The Load Star: ‘Sewbots’, The Hi-Tech Revolution with Designs on Fashion Logistics
The retail supply chain could be “crushed” by new technology that would allow consumers to buy personalised apparel, locally made.
While there has been much scepticism over 3D-printing and robotics in the logistics market, now that applications for the technologies are being found, the future is becoming easier to predict. And it involves shorter, cheaper supply chains for fashion logistics.
Nike, famously, has already been using 3D printing for customised sport shoes. But perhaps most critically for the fast fashion industry, ‘Sewbots’ – something of a mixture of AI, robotics and 3D printing – could be a true game changer.
According to Transport Intelligence’s latest report, Global E-commerce Logistics 2018, Chinese contract manufacturer Tianyuan Garments Company is building a plant in Little Rock, Arkansas, US, manned by sewbots.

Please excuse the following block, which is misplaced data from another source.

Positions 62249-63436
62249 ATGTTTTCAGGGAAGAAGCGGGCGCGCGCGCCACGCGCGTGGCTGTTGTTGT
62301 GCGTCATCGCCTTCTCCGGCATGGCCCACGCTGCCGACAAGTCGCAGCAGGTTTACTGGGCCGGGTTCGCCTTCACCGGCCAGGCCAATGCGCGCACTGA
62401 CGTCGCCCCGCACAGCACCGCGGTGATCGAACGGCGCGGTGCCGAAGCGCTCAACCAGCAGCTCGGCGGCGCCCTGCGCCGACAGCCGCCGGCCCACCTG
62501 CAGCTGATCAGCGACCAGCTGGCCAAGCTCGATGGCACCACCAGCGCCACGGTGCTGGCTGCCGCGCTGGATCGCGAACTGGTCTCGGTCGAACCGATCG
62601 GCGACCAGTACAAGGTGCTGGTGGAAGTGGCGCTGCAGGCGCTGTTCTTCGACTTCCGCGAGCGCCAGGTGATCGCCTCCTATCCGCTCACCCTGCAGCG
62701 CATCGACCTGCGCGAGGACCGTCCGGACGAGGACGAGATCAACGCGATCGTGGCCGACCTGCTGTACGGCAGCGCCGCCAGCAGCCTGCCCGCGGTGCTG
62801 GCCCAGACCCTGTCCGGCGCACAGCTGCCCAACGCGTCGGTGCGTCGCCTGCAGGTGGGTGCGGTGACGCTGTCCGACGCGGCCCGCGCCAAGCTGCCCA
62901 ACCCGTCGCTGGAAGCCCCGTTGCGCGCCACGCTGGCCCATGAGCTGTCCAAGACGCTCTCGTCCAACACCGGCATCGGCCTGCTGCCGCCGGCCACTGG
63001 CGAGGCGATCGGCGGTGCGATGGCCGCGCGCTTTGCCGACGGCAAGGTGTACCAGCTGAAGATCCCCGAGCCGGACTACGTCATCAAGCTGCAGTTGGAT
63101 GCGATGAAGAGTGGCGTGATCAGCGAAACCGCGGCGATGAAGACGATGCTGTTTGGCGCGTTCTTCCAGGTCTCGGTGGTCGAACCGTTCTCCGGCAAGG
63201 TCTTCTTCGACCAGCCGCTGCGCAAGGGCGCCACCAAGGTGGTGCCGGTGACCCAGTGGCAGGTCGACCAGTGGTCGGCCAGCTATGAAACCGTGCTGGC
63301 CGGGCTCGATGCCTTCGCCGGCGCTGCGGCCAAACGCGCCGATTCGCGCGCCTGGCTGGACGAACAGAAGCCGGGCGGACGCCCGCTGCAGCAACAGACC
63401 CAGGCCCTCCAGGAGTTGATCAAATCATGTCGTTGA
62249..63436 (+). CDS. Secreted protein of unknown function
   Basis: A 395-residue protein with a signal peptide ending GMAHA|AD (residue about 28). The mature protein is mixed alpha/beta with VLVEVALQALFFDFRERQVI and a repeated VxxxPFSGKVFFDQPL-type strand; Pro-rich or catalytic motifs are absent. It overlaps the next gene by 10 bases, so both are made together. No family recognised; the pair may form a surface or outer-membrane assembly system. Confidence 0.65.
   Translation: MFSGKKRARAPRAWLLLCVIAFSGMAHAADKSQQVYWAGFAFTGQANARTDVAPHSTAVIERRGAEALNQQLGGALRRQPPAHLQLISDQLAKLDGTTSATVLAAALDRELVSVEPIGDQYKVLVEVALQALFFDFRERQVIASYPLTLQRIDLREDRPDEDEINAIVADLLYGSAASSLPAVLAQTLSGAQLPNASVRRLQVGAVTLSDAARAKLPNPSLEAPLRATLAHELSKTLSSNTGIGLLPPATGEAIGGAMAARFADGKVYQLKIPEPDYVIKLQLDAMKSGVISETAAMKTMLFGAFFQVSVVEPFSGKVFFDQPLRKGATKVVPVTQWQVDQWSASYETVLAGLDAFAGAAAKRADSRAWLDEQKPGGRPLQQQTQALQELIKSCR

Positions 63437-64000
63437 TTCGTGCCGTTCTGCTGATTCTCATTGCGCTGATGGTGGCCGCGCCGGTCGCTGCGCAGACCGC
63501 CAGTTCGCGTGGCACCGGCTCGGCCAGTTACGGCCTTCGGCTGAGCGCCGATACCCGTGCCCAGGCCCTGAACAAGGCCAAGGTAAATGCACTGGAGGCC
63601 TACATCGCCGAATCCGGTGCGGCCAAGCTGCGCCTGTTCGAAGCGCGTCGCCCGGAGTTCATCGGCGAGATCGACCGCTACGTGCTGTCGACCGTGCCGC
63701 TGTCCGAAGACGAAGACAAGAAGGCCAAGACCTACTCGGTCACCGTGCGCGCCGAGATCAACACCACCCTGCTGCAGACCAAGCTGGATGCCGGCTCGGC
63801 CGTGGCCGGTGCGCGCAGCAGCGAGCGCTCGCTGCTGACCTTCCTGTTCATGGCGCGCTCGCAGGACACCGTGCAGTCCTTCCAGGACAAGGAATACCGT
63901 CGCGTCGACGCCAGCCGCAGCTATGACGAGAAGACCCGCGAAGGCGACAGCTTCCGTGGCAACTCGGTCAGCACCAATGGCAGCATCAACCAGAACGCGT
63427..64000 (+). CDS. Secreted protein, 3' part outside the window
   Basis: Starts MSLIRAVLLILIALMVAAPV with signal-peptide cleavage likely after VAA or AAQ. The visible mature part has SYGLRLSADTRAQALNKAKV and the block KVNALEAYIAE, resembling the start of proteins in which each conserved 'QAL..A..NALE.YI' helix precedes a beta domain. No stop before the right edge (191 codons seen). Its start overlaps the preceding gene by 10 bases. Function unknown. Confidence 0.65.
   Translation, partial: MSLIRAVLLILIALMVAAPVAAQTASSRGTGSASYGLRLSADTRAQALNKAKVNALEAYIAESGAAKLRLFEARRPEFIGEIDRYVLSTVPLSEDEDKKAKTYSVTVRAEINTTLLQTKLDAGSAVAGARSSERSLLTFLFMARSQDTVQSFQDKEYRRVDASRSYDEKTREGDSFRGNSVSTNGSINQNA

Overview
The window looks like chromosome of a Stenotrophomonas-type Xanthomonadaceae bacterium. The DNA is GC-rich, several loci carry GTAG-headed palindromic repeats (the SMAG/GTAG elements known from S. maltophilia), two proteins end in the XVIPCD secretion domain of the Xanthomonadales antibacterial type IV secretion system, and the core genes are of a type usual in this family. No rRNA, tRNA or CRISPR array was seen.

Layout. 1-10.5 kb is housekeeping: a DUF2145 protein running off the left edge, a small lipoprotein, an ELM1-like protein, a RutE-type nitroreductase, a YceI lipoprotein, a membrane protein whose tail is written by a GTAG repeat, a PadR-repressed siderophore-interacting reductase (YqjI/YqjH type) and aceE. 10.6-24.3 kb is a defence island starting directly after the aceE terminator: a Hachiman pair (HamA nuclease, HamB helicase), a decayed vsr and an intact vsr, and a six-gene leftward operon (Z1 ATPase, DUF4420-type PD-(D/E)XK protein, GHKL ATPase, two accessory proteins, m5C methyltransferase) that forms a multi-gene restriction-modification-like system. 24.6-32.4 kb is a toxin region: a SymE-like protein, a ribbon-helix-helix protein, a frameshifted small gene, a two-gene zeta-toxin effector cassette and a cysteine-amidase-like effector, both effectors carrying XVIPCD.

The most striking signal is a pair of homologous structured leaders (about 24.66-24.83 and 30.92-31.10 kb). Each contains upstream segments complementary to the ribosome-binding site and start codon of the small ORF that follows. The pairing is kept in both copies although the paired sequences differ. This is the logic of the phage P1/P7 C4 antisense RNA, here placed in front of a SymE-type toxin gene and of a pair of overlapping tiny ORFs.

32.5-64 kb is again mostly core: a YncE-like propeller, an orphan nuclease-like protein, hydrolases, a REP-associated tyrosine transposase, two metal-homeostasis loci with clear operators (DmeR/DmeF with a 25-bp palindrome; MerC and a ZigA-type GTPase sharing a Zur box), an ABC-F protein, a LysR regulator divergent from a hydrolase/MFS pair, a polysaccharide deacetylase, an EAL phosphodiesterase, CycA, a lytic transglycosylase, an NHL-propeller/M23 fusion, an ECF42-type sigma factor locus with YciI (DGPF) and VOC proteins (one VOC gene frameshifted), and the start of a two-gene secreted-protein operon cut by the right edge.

“These are robots that can manufacture clothing; in this case t-shirts for German company Adidas, incredibly fast,” notes the report.
“The bots can cut and sew a new shirt every 22 seconds from very soft and flexible fabric. This was something that was impossible to conceive a few years ago. The designs can also be changed very swiftly according to market demand.”
Most importantly for the supply chain, sewbots can cut reverse logistics and shorten supply chains considerably.
But, as Palaniswamy Rajan, chairman and ceo of Atlanta-based SoftWear Automation, told Forbes magazine last month: “If we can manufacture goods in the US at the same costs as overseas, and the bulk of that cost is in labour, then why wouldn’t you manufacture here? Through our technology, we are enabling a local supply chain.”